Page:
I have been studying a definite integral that I found out to be a particular (and possibly one of the simplest) case(s) of the arcane Mellin-Barnes integral. Solving this problem would lead to a breakthrough in my current research.

For any complex $z$, $e^{-z}$ can be represented by a line integral taken over a contour $C$,

$e^{-z}=\frac{1}{2\pi i}\int_{C}z^{-x}\Gamma(x)dx$

as long as the curve $C$ is chosen conveniently depending on the argument $z$. An almost complete discussion of this type of integral can be found in Paris and Kaminski's "Asymptotics and Mellin-Barnes Integrals" (pp. 89-90, Cambridge University Press, 2001).

For certain arguments, the curve $C$ is trivial. For example, if $z$ is a positive real number, then $C$ is a vertical line in the complex plane, and the integral can be expressed simply as,

$e^{-z}= \frac{1}{2\pi}\int_{-\infty}^{+\infty}\frac{\Gamma(1+i x)}{z^{1+i x}}dx$

The big challenge I am having with this type of integral though is that I am not able to figure out what the contour $C$ should be for an arbitrary non-real complex number (let's say $z=i$, or $z=1+i$), and the reference I posted doesn't have any examples. Ideally I'd like to be able to come up with an explicit parametrization of $C$ so that I can turn the Mellin-Barnes integral into a regular Riemann integral for any complex parameter (or at least some). I'm not sure if that is even possible, as evidenced by the lack of mention to such results in the aforementioned reference (or in the lengthy video tutorials that I watched on the Wolfram website).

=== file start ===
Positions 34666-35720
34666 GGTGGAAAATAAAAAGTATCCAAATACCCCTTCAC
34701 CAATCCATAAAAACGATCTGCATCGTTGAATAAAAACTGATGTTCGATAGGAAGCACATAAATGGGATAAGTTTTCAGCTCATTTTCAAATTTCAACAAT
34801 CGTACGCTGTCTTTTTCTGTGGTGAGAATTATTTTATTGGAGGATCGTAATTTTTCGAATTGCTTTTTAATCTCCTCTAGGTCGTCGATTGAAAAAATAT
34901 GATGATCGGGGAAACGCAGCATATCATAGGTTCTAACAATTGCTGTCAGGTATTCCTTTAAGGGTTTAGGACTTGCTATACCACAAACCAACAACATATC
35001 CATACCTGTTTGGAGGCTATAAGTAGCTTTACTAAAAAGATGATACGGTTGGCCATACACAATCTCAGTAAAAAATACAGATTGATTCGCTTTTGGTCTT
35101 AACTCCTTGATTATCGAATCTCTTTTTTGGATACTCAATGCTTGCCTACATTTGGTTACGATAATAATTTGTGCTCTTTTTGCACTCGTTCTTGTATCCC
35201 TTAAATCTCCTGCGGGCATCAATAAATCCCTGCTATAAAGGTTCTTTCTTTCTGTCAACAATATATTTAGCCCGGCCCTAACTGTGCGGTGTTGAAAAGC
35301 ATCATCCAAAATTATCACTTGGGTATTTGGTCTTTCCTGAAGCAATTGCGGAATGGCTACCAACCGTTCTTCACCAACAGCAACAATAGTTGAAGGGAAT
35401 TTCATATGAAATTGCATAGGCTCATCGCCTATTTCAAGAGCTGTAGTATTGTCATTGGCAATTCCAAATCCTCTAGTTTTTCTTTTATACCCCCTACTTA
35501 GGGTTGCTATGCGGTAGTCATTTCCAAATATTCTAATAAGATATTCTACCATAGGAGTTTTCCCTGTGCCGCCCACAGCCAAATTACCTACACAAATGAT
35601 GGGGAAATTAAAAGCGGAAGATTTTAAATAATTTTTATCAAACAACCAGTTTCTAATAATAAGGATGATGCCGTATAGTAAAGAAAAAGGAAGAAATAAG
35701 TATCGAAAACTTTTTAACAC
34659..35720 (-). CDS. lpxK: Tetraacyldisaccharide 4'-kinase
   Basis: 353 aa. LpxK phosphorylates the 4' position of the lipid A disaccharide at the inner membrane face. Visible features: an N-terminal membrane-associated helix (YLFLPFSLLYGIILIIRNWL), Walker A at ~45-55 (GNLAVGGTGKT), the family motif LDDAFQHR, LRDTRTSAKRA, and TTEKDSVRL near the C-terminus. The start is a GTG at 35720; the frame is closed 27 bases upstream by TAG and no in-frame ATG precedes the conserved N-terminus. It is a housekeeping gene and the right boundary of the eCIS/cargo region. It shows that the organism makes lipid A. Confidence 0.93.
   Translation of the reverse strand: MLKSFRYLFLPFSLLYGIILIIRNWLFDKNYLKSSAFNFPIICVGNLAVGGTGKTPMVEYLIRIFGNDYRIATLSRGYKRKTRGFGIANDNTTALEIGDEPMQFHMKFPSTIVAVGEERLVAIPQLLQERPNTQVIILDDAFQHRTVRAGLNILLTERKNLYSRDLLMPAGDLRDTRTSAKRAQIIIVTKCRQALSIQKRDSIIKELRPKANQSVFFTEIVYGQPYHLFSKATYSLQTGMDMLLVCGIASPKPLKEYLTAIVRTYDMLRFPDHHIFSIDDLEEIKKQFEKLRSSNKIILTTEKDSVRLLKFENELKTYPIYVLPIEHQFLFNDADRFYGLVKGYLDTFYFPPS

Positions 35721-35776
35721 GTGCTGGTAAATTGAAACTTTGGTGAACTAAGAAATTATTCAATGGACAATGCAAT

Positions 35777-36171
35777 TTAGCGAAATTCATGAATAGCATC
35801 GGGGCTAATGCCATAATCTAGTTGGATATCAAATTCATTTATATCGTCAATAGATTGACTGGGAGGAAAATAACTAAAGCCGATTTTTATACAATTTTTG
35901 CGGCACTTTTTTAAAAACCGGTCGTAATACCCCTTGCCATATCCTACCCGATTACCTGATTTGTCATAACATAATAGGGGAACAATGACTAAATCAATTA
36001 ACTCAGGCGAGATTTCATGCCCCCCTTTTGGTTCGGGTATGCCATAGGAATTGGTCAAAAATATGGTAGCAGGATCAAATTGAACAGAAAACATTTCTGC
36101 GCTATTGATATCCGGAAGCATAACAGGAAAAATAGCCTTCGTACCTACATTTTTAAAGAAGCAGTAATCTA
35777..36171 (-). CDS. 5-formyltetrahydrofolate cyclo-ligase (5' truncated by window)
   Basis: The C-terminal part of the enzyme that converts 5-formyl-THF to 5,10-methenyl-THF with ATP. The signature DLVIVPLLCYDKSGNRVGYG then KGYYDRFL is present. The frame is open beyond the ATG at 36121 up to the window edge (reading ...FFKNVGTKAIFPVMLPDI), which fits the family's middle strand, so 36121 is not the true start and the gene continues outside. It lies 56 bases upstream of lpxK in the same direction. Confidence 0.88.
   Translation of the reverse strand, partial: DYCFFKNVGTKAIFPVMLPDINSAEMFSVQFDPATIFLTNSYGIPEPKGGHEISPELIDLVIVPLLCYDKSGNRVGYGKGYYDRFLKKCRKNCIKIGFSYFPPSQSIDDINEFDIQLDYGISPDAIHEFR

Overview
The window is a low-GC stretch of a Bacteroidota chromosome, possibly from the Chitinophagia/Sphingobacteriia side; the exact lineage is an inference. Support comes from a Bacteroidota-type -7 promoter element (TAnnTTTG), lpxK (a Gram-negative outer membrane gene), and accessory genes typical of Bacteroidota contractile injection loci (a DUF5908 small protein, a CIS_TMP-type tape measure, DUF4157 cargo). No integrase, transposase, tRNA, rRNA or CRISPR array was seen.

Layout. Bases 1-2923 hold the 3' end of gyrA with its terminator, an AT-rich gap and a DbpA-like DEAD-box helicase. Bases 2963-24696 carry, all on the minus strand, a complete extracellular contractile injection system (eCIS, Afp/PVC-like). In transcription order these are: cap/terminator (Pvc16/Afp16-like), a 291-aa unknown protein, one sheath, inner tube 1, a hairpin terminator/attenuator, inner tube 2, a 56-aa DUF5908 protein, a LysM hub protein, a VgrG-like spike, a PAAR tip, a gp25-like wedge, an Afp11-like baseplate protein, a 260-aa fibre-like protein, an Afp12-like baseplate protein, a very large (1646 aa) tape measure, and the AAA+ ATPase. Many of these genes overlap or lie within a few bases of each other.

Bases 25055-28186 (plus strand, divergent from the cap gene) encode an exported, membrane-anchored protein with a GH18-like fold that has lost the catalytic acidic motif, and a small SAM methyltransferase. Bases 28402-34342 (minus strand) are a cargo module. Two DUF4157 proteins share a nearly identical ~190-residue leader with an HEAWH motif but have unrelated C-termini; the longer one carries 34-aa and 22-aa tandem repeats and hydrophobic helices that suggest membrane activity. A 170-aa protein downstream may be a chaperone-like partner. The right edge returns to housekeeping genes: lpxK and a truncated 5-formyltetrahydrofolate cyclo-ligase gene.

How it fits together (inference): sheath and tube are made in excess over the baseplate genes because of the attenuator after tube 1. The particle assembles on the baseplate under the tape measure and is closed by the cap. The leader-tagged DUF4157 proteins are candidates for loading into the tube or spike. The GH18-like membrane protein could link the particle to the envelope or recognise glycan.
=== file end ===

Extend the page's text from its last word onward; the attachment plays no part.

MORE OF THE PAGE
Edit: I think I need to make the solution I'm looking for more explicit. As in the definition of line integral, and assuming $(-\infty,+\infty)$ as the domain of the curve, I'm looking for $h(x)$ such that,

$\int_{C}f(x)dx=\int_{-\infty}^{+\infty}f(h(x))*h'(x)dx$

PS Feel free to point out any inaccuracies in this description of Mellin-Barnes integrals, I am by no means an expert.